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Why selling out is fandom’s most dangerous game
After Minecraft‘s sale to Microsoft, longtime fans are worried about the game’s future, but it’s their love that will save it.
In hindsight, it seemed all but inevitable that Mojang, creator of the wildly popular game Minecraft, would eventually sell itself to a larger company. Mojang is a relatively small gaming studio with few other flagship products, and Minecraft is a titan of culture expanding itself well beyond its indie roots into a merchandising empire and even a coming Hollywood blockbuster.
It makes even more sense for Microsoft to swoop in for the purchase as the software company has worked closely with Mojang since an Xbox version of Minecraft was released back in 2012. While Microsoft has often been seen as a step behind the inner gaming sanctum, it has an ever-growing infrastructure to promote Minecraft both as a product and as a community.
But nevertheless, fans of the sandbox game have expressed concern that their new corporate overlords may damage their baby, unalterably ruining all the fun they’ve been having under the laissez faire governance of creator Markus “Notch” Persson. This might sound familiar: Microsoft’s purchase mirrors similar moves by Amazon and Facebook to buy streaming site Twitch and VR headset manufacturer Oculus, respectively.
Fanboys should rejoice in the fact that their obsessions are so attractive to larger companies. In fact, it’s time for gamers to realize the value they bring to these ventures. They’ve helped to create something more than a game, something bigger social media companies can only hope for: An engaging, interactive experience that is equal parts consumption and creation.
Minecraft, Twitch, and Oculus are known less for their technology and more so for the communities which have grown around them. Twitch grew rather organically out of the chaos of Justin.tv, fostering a sense of community second to none amongst online streamers. This year’s Twitch Plays Pokemon—which engaged with over 1.8 million users—is nearly the perfect metaphor for the sort of user involvement tech companies drool over.
The Oculus Rift headset may be the most popular console not yet on the market, with fans and engineers alike crafting immersive experience after immersive experience for a product still largely in beta. Through cheaply available modeling engines like Outera, Oculus’ distribution of over 85,000 developer’s kits, and a devoted fanbase, Oculus is allowing users themselves to craft what the product can be.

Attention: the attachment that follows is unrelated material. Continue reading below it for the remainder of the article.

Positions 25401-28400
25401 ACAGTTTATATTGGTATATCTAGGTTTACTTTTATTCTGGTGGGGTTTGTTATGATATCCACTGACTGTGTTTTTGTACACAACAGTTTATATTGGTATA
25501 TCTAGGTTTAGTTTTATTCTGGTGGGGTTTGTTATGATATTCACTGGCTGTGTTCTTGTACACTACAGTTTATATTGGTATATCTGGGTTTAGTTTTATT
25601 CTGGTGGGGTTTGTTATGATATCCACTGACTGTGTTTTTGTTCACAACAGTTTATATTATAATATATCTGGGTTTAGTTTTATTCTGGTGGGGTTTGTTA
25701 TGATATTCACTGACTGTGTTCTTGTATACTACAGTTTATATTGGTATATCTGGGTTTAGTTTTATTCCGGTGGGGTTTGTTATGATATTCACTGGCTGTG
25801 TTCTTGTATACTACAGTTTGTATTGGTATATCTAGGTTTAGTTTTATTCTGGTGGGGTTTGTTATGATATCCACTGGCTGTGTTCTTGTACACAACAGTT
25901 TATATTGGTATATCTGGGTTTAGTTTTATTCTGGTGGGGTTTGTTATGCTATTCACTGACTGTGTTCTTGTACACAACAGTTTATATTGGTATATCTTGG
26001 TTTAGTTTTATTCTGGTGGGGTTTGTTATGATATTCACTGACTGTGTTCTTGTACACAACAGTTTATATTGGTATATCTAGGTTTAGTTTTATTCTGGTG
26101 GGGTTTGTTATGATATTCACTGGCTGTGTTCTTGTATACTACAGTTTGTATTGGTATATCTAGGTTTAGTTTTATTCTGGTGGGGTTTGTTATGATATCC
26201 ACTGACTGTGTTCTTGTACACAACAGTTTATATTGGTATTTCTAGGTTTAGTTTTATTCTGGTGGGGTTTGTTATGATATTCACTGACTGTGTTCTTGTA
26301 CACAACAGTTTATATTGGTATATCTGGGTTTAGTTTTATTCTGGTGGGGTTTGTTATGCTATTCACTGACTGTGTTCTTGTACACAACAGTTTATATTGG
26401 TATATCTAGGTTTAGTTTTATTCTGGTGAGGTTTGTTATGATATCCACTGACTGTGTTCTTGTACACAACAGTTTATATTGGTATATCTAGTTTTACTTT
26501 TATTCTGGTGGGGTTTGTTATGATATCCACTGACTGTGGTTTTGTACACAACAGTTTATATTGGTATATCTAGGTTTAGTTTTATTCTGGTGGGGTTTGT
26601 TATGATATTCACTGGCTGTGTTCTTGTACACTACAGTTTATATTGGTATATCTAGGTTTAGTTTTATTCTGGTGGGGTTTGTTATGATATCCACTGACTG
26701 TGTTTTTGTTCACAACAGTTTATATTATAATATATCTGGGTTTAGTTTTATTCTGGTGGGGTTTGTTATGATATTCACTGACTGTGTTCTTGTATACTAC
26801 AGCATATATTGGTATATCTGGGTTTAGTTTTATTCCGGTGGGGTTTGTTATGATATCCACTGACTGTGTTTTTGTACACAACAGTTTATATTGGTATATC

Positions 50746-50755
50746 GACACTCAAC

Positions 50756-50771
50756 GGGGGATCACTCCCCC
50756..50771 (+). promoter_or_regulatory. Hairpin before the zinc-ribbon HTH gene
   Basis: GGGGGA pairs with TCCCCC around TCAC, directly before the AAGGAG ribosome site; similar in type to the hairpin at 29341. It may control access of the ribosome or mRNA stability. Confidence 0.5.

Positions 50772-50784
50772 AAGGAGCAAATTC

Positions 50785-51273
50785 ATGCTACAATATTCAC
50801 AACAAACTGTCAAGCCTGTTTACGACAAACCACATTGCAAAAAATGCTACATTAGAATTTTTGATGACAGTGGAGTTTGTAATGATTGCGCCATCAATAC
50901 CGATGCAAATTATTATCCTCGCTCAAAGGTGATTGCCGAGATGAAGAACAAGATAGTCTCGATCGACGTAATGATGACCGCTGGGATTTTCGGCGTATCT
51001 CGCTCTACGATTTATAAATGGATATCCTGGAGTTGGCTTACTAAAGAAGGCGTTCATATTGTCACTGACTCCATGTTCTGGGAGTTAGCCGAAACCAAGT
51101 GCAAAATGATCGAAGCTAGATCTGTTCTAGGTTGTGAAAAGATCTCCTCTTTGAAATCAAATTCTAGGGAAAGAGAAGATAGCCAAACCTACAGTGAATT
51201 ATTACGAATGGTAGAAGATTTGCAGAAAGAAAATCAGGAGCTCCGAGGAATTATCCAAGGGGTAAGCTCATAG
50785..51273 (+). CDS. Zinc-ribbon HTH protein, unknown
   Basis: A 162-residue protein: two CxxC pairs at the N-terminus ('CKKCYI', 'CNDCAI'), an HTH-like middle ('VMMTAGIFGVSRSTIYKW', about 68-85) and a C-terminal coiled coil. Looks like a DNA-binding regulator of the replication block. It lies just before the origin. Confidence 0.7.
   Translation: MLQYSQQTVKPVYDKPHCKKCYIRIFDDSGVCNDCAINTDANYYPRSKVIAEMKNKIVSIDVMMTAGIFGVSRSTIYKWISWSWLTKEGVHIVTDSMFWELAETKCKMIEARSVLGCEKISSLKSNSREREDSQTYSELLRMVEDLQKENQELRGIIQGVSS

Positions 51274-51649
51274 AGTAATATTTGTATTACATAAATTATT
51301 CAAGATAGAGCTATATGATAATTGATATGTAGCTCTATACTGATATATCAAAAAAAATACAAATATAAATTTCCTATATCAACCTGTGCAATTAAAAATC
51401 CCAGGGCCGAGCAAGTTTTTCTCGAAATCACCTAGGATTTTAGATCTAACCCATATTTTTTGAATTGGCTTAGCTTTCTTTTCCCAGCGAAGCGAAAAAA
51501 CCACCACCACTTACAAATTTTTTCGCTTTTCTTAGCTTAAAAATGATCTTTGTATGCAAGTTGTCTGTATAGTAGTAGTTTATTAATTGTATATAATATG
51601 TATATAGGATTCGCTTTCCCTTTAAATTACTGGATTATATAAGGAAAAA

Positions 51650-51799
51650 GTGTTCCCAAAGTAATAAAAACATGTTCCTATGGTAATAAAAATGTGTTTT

Amazon, Facebook, and now Microsoft know these factors and have all promised to offer the same liberty that has allowed these communities to expand. “We are going to maintain Minecraft and its community in all the ways people love today,” said Xbox head Phil Spencer in an official statement, “with a commitment to nurture and grow it long into the future.” Amazon and Facebook have offered similar visions for their respective acquisitions.
However, fans will still shudder at the mention of Silicon Valley’s giants tinkering with their toys, afraid they may be stripped of the libertine state they’ve grown to love.
While Minecraft, Twitch, and Oculus are very different from one another, they share a sensibility that approaches itself as less a money-making venture and more of a collective. All three urge their communities to be more creative than consumptive. Twitch enables any user to broadcast and share their gaming exploits, Oculus has largely been an open-source project for studios and armchair programmers alike, and Minecraft sports possibly the largest, most interconnected community in gaming today, with its 100 million downloads and a massive ecosphere of YouTubers, livestreamers, and modders.
Whether the members of these communities like it or not, their devoted participation creates value. And unlike a social media site like Facebook or Twitter, splitting the difference between users and engagement is unnecessary with such gaming communities.